infectious disease-related cause of mortality. Other leading contributors to the communicable disease
burden include malaria, HIV/AIDS, food-borne diseases and hand, foot and mouth diseases. Early in
2014, Malaysia reported its first imported cases of Avian Influenza A (H7N9) and the Middle East
Respiratory Syndrome-Coronavirus (MERS-CoV).
Review of the available data suggests that Malaysia has achieved/almost achieved most targets set for
child health, adolescent birth rate, antenatal coverage, HIV/AIDS and malaria under the MDGs. Some
challenges remain in certain MDG indicators that will require detailed understanding of local dynamics
and augmentable policies.
With a vibrant economy, Malaysia attracts many people from neighbouring countries. Unfortunately,
there are a number who do not enter the country legally and this creates a challenge for the health
system as their participation in national preventive health programmes is minimal and they often
present late for clinical care.

HEALTH POLICIES AND SYSTEMS
Malaysia has embarked on an important mission towards becoming a progressive and high-income
nation by 2020, as outlined in the Tenth Malaysian Plan (10MP) 2011-2015. The 10MP and the Country
Health Plan 2011-2015 contain new policy directions, strategies and programmes that stress quality
healthcare and a healthy community and they provide a strategy that is geared towards the
establishment of a comprehensive healthcare system as well as a public recreational and sports
infrastructure to support active lifestyles.
The Ministry of Health (MOH) has been assigned to provide a more efficient and effective health
system that ensures universal access to quality healthcare. In line with this, the MOH is reviewing its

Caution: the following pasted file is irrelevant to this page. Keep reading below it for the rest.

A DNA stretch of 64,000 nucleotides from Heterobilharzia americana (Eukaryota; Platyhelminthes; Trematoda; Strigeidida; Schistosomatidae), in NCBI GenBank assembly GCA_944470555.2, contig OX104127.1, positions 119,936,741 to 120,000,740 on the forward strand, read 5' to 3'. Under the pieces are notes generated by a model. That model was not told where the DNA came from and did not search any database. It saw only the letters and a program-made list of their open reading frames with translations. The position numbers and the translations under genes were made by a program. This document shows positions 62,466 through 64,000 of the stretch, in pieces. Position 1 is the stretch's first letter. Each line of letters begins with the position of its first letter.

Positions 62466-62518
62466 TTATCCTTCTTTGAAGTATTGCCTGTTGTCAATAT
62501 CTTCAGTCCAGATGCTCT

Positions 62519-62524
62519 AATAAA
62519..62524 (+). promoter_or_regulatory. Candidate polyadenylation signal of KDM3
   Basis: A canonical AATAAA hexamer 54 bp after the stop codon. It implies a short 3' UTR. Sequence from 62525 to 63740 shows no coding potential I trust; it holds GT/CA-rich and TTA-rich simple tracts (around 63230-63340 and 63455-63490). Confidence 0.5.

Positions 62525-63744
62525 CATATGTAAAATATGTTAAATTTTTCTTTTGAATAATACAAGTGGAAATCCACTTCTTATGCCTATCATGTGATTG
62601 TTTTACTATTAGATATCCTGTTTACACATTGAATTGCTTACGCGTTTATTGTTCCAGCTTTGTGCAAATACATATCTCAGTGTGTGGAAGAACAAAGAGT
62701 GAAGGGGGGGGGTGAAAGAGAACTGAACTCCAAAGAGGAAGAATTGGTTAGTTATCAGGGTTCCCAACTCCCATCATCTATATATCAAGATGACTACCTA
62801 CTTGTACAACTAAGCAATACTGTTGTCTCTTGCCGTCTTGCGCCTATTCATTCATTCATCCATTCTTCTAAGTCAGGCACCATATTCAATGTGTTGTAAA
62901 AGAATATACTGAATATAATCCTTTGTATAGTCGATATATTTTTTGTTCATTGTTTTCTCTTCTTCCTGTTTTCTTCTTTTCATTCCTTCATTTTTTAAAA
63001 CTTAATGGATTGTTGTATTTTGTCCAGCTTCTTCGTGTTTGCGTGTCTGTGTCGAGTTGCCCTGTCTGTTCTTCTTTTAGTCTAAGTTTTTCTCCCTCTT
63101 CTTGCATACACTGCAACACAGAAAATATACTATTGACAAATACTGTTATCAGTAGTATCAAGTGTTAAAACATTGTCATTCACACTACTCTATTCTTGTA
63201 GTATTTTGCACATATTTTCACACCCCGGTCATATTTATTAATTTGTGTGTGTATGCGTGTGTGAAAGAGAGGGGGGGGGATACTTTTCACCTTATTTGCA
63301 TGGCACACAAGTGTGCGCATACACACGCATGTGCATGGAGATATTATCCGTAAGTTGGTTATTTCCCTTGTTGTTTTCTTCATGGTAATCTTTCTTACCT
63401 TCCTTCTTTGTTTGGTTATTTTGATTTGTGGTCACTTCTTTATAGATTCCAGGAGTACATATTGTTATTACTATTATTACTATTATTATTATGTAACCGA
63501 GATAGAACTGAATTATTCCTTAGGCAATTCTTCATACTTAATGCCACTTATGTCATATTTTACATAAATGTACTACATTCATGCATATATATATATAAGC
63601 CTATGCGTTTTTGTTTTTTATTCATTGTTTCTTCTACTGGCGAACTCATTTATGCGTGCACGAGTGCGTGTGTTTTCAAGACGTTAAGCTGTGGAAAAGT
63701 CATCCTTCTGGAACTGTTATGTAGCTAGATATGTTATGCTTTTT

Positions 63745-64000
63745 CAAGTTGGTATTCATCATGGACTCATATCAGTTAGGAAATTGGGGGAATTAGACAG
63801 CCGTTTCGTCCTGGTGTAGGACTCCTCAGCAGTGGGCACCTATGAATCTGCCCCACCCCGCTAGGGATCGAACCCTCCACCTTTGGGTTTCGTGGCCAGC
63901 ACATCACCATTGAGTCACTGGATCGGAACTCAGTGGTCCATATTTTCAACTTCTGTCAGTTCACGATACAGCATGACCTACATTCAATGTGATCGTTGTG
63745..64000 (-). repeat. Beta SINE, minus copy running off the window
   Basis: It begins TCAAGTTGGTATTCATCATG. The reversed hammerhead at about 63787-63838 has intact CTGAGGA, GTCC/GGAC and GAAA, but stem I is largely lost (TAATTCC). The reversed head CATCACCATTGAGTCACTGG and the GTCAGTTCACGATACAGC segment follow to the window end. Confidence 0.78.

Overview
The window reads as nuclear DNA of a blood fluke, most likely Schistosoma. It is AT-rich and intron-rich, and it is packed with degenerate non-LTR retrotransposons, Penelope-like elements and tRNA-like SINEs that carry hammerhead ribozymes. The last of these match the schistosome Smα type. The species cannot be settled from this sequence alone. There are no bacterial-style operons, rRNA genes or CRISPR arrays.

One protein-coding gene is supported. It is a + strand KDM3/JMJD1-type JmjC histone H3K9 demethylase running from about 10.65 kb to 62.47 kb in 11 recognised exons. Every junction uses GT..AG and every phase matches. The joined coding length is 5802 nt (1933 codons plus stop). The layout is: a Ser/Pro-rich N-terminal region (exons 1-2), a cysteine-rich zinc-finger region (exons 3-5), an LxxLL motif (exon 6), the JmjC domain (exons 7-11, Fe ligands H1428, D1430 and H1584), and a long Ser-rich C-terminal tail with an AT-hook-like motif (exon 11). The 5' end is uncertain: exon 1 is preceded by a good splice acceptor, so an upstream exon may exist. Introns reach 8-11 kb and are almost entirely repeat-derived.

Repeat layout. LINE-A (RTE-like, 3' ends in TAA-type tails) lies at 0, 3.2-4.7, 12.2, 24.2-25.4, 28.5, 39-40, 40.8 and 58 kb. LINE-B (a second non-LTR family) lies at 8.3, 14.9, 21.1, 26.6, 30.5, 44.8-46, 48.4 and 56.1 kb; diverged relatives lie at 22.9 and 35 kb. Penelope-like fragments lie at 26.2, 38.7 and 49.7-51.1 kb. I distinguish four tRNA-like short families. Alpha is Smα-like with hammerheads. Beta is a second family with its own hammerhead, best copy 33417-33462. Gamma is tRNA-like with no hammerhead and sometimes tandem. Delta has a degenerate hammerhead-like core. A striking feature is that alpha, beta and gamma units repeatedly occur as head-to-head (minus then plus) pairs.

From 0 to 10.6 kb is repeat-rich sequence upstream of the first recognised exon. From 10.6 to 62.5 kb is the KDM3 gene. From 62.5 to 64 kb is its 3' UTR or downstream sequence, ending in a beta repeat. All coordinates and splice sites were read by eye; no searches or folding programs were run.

conceptual framework for the health system, including aspects of health services delivery, financing,
enabling structures and its governance.
Malaysia is committed to the UN political declaration on NCDs. It has already implemented the
"National Strategic Plan for Non-Communicable Diseases (NSP-NCD) 2011-2015, where steps have
been taken for policy and regulatory interventions, working with stakeholders outside of the health
sector, in trying to create a health-promoting environment throughout the country. Malaysia has
fulfilled IHR 2005 criteria and has ratified the WHO FCTC and made some inroads in its implementation.

COOPERATION FOR HEALTH
Malaysia has also been playing increasingly important roles in regional health development
cooperation by participating and contributing to regional and international health collaborations and
activities through sharing and transfer of knowledge. It is taking the lead or coordinating activities such
as emerging infectious diseases and food safety, and Malaysia formed an ASEAN Task Force for NCDs to
assist with mounting a coordinated regional response to the NCD epidemic within the ASEAN
community.
Malaysia is currently the chair of the Third Ministerial Regional Forum on Environment and Health.
Malaysia is also a member of WHO TDR Joint Coordinating Board since 1978.